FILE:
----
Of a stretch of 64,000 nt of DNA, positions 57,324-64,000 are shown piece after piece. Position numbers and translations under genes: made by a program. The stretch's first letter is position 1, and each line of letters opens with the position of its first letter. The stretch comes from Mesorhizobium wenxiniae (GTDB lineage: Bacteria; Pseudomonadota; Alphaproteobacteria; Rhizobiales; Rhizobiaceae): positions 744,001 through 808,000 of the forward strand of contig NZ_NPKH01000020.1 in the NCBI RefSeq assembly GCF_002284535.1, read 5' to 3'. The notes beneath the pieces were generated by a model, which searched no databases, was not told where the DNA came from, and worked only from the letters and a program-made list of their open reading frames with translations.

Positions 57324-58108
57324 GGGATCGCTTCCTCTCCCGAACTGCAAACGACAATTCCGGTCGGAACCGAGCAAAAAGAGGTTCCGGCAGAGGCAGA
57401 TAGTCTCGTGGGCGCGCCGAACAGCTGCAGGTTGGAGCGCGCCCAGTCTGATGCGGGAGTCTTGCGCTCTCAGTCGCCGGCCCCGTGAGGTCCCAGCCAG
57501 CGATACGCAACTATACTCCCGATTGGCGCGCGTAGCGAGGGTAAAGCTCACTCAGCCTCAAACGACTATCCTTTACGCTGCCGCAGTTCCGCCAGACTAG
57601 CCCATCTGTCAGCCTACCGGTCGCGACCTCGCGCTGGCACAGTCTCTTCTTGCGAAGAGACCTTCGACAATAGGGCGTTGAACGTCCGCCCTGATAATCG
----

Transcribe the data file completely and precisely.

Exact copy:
Of a stretch of 64,000 nt of DNA, positions 57,324-64,000 are shown piece after piece. Position numbers and translations under genes: made by a program. The stretch's first letter is position 1, and each line of letters opens with the position of its first letter. The stretch comes from Mesorhizobium wenxiniae (GTDB lineage: Bacteria; Pseudomonadota; Alphaproteobacteria; Rhizobiales; Rhizobiaceae): positions 744,001 through 808,000 of the forward strand of contig NZ_NPKH01000020.1 in the NCBI RefSeq assembly GCF_002284535.1, read 5' to 3'. The notes beneath the pieces were generated by a model, which searched no databases, was not told where the DNA came from, and worked only from the letters and a program-made list of their open reading frames with translations.

Positions 57324-58108
57324 GGGATCGCTTCCTCTCCCGAACTGCAAACGACAATTCCGGTCGGAACCGAGCAAAAAGAGGTTCCGGCAGAGGCAGA
57401 TAGTCTCGTGGGCGCGCCGAACAGCTGCAGGTTGGAGCGCGCCCAGTCTGATGCGGGAGTCTTGCGCTCTCAGTCGCCGGCCCCGTGAGGTCCCAGCCAG
57501 CGATACGCAACTATACTCCCGATTGGCGCGCGTAGCGAGGGTAAAGCTCACTCAGCCTCAAACGACTATCCTTTACGCTGCCGCAGTTCCGCCAGACTAG
57601 CCCATCTGTCAGCCTACCGGTCGCGACCTCGCGCTGGCACAGTCTCTTCTTGCGAAGAGACCTTCGACAATAGGGCGTTGAACGTCCGCCCTGATAATCG